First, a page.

According to history, Magellan was the first to circumnavigate the earth in 1519, however, ancient civilisations like the Phoenicians and Minoans established viable trade routes before the terms import and export were used. To explain the turbulent seas and its myriad of creatures, these same people created stories of gods who controlled the oceans and gave names to dangers a mariner faced sailing.
In Greek mythology, Poseidon was the god of the sea, rivers, flood and drought, earthquakes and horses. After Zeus, he was perhaps the most powerful of Olympian Gods and revered throughout the Ancient Greek world. For the city of Corinth and many cities in Magna Graecia (Greek cities along the southern coast of Italy) he was their patron god. His worship goes back to the Mycenaean period and was more important than Zeus. Linear B tablets uncovered at Mycenaean palaces, and those found at Pylos have his name written alongside Demeter and Persephone. Even in Homer’s Odyssey, Poseidon has a pivotal role in the story rather than Zeus.
How did he become god of horses? It dates back to the influences of the Indo-Europeans (Anatolia, the Aegean, Western Europe, Central Asia and southern Siberia). Some historians believe he was an aristocratic horse god and then integrated with Near Eastern aquatic deities when the Greek livelihood shifted from the land to the sea. In some images he depicted with hippocamps, a variation of sea horses.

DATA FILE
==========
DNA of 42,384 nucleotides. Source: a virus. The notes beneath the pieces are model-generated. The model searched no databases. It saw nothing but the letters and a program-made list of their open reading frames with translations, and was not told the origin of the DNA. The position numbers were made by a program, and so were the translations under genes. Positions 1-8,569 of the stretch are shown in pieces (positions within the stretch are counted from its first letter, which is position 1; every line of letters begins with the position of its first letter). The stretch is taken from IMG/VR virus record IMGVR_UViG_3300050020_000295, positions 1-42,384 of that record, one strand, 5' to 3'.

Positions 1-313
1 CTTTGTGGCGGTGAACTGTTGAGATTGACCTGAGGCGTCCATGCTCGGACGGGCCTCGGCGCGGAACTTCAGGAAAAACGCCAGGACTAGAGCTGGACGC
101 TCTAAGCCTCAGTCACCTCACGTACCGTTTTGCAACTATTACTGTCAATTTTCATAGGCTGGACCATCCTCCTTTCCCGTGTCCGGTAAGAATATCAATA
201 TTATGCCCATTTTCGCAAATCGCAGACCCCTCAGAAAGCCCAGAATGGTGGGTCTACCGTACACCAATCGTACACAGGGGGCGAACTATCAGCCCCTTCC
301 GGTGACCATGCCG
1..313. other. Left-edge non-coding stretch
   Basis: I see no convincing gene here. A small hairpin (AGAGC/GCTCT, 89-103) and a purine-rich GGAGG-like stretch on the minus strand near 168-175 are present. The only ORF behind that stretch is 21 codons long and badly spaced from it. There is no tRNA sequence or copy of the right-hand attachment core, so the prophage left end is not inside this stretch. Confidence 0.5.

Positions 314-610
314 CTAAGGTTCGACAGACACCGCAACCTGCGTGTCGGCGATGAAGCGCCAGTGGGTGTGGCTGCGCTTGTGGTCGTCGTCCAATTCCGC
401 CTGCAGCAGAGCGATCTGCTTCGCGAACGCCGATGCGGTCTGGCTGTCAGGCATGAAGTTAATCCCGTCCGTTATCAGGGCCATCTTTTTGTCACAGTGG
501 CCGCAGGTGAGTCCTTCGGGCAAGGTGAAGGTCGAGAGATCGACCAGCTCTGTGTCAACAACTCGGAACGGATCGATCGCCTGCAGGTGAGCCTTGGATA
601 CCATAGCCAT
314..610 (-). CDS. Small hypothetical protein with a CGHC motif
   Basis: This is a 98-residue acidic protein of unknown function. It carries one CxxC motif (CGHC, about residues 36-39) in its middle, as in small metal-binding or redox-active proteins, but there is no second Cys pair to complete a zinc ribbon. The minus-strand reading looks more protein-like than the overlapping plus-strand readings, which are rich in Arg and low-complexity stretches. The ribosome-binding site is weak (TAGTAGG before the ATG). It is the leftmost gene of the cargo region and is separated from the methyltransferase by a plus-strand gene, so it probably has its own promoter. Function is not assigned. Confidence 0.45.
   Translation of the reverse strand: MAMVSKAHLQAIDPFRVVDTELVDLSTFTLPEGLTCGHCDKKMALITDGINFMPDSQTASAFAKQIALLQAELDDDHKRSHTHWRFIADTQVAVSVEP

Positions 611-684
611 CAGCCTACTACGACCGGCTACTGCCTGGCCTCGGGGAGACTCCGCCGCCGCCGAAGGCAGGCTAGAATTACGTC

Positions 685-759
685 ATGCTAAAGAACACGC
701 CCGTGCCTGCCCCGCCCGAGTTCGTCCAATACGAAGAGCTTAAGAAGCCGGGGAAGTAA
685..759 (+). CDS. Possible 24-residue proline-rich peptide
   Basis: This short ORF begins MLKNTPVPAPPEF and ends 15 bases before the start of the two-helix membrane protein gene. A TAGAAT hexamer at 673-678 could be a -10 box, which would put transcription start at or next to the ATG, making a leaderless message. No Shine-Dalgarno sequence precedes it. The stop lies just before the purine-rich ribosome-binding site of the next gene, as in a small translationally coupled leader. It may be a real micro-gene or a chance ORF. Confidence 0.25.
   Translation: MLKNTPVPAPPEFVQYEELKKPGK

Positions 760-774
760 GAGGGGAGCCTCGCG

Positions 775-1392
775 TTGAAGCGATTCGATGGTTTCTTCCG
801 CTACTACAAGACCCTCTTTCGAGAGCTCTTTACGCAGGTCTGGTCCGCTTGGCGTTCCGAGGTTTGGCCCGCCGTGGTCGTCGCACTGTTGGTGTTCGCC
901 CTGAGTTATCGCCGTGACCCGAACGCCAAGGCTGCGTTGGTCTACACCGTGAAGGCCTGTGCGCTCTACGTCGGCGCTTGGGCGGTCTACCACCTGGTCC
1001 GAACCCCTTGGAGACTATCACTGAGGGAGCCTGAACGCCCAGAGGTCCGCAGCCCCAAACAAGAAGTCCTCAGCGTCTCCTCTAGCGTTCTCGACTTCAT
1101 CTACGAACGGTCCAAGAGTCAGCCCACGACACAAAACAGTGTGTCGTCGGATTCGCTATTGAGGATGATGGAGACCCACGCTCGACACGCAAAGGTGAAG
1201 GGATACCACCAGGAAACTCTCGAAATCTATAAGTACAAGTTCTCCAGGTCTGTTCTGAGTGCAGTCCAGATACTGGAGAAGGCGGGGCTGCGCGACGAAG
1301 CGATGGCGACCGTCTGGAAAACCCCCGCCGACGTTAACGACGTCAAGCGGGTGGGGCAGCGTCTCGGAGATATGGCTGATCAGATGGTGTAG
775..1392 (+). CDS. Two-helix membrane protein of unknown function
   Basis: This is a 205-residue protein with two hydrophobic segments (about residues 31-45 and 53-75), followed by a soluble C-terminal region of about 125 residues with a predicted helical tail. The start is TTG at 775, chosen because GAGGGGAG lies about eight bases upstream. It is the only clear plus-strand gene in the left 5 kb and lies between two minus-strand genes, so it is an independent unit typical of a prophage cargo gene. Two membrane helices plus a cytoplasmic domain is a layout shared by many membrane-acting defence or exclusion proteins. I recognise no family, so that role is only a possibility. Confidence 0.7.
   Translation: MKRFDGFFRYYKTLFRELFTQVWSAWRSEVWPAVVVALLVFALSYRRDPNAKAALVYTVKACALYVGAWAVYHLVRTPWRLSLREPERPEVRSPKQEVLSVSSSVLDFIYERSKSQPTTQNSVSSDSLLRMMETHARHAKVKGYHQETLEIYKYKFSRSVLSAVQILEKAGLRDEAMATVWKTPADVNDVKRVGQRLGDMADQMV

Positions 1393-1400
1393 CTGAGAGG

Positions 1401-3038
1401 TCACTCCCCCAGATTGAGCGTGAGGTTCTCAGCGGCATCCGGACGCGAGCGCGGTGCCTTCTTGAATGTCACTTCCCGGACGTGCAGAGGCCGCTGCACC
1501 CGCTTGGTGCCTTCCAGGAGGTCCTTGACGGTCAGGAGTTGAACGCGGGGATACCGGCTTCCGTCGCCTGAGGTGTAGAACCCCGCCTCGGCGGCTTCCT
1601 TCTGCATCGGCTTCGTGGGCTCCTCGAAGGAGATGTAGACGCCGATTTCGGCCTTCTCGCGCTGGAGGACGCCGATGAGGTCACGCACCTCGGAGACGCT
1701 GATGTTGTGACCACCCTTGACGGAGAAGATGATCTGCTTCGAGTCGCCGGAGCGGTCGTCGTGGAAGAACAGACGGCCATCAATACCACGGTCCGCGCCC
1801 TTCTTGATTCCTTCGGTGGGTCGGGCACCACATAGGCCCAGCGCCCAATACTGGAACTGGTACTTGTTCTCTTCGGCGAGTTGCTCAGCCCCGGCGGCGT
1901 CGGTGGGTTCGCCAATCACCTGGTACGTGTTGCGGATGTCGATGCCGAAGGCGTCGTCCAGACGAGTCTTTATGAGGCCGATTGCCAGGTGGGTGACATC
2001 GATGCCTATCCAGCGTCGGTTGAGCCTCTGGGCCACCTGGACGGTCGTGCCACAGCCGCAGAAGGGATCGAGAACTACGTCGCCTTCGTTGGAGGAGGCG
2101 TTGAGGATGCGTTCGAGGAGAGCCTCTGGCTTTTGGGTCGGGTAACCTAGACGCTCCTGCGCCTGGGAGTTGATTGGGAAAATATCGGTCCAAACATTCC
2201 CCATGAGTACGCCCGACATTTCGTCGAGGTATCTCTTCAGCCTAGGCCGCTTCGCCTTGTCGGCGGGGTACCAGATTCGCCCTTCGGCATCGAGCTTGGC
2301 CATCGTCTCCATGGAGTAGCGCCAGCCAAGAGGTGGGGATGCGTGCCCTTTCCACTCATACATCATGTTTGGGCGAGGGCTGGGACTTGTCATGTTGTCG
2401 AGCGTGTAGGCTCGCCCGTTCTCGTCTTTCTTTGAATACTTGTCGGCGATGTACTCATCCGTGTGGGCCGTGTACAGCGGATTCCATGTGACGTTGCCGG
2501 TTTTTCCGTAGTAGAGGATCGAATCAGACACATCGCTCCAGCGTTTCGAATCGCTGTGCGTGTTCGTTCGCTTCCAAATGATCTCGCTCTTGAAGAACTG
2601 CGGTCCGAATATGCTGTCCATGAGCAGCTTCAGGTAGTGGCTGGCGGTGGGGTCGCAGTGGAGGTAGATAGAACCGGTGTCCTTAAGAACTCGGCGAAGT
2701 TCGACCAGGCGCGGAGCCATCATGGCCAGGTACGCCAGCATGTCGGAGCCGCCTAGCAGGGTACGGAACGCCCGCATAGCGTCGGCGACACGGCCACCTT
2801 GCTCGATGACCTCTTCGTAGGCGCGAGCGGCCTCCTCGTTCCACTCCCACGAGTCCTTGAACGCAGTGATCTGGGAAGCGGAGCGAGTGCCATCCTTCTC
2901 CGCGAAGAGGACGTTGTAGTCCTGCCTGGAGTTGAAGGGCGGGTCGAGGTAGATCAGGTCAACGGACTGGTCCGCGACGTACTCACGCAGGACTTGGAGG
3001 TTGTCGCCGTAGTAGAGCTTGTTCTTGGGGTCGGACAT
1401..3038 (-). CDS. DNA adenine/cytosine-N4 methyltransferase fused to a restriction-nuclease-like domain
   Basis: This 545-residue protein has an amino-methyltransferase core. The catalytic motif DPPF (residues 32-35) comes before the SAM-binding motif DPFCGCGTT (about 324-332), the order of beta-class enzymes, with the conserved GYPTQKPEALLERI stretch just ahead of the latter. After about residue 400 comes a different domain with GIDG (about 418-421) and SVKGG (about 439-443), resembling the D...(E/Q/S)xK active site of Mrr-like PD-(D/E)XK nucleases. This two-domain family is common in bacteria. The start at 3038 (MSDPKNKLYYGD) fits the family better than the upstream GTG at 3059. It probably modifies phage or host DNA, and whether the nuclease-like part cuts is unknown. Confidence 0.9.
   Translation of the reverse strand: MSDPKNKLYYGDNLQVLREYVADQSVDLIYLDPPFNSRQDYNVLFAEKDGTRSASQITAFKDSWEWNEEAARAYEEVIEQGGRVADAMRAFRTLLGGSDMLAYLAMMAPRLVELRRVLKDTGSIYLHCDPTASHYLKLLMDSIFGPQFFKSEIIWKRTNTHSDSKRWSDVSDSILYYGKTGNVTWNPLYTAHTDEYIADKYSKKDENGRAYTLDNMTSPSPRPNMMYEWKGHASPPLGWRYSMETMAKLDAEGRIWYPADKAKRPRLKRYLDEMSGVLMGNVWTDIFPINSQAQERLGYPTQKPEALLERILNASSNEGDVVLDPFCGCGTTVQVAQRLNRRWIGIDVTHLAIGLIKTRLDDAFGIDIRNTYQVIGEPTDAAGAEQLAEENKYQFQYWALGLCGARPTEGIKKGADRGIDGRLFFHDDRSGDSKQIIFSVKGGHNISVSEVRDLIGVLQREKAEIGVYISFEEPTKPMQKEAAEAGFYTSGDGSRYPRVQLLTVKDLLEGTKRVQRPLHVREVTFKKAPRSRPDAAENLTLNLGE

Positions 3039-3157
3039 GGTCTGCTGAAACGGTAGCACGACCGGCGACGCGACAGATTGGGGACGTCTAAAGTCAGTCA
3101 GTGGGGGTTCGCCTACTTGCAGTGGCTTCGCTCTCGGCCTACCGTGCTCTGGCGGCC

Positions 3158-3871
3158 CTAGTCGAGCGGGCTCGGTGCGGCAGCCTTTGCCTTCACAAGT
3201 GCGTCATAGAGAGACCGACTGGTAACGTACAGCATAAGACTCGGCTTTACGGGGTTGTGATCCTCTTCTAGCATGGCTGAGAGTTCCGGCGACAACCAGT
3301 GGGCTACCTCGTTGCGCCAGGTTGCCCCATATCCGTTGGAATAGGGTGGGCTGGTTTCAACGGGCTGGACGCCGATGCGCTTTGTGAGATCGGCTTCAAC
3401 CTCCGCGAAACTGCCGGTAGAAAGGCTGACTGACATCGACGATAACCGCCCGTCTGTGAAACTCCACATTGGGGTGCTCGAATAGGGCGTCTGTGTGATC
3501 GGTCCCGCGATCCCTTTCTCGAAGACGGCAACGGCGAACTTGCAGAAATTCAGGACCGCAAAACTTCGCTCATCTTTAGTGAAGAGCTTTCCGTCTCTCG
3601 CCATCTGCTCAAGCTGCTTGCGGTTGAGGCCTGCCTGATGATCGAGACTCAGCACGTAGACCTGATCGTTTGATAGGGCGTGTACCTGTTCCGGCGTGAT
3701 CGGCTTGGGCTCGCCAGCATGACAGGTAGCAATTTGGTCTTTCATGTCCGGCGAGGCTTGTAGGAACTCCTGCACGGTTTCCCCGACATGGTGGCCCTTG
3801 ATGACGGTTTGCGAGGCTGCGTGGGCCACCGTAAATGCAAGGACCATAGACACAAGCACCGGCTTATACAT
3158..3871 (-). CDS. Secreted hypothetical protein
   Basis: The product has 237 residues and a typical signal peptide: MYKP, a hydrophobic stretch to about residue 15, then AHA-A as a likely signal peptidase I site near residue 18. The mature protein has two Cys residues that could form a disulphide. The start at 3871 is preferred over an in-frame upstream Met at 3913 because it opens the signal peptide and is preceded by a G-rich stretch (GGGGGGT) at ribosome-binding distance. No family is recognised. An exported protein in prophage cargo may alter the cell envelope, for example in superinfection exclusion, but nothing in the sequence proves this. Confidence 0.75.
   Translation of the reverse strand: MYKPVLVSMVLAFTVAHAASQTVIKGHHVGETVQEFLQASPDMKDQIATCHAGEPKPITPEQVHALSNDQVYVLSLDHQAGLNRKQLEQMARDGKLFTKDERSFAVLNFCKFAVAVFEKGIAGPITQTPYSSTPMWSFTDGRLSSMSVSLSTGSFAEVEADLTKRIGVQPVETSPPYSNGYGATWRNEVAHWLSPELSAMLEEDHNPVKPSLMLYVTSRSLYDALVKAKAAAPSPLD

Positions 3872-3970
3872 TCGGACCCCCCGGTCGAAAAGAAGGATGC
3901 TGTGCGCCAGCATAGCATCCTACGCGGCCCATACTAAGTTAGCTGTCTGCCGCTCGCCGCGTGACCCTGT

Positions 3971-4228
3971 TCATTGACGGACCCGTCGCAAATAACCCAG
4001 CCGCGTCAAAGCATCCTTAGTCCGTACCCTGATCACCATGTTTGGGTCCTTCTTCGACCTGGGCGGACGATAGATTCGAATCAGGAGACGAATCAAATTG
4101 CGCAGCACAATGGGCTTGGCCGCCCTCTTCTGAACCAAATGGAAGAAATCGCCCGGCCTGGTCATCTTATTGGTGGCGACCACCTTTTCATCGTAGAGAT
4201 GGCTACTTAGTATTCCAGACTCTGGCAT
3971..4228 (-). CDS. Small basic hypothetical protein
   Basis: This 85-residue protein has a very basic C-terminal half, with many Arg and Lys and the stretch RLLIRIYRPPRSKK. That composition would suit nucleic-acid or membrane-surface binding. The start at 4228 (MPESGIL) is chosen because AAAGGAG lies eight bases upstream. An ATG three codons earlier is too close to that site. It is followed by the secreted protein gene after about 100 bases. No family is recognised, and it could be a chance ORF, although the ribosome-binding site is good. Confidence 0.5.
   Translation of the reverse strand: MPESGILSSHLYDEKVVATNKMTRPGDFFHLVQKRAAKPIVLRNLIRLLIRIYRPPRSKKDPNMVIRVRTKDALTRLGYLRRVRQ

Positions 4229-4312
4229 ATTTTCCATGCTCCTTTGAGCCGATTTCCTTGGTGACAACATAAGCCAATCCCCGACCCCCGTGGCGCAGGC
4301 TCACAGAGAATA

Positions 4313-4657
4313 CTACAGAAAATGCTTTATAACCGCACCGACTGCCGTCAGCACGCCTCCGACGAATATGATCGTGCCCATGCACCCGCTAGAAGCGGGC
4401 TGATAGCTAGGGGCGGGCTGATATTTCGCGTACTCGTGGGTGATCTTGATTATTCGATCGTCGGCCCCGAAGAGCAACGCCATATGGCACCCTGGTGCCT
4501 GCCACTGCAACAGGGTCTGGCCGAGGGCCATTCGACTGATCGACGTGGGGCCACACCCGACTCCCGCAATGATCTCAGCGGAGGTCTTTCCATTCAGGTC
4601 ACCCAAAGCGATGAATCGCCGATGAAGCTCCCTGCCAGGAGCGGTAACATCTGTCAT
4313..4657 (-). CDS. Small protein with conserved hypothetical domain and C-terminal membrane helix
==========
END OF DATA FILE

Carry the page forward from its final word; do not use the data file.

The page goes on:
Like his fellow Olympians, Poseidon showed many behavioural characteristics. He can be likeable in one instance and then vengeful in the next. For
example, in the Odyssey he showed his wrath at Odysseus for blinding his son Polyphemos, but Poseidon was also angry at Odysseus who failed to offer a sacrifice when the God of the Sea prevented the Greeks from being discovered inside the Trojan Horse. It took Odysseus 10 years to finally get home as a result. He was also competitive as shown when he and Athene vied to be patron god of Athens.
Like Zeus, he had many escorts mortal and immortal, male and female. Poseidon fell in love with Pelops, which the Peloponnese is named after, and made him his lover. In another myth he pursued Demeter, who spurned him and turned herself into a mare to hide in a flock of horses. Poseidon transformed into a stallion, captured her and from their union, Arion was born—a horse capable of speech.
Poseidon and Zeus are quite similar in nature and in power yet like the ancient goddesses, his status was overturned and changed with the introduction of the new gods.
To read more go to Greek Mythology and Theoi Greek Mythology
As always, I look forward to your comments.
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10 Surprising Facts About Magellan’s Circumnavigation of the Globe by Evan Andrews, History.com
Poseidon, Hellenica World
4 commentsAdd Yours
This was a very interesting post on Poseidon. I never realized his association with horses. I look forward to your next posts.
Quite an old association at that!
Thanks Linnea 😀
I always wondered how the horse fit in with a sea god. Now, I understand. 🙂 I’m always learning something new about Greek history from you!
Thank you very much for the compliment 😀
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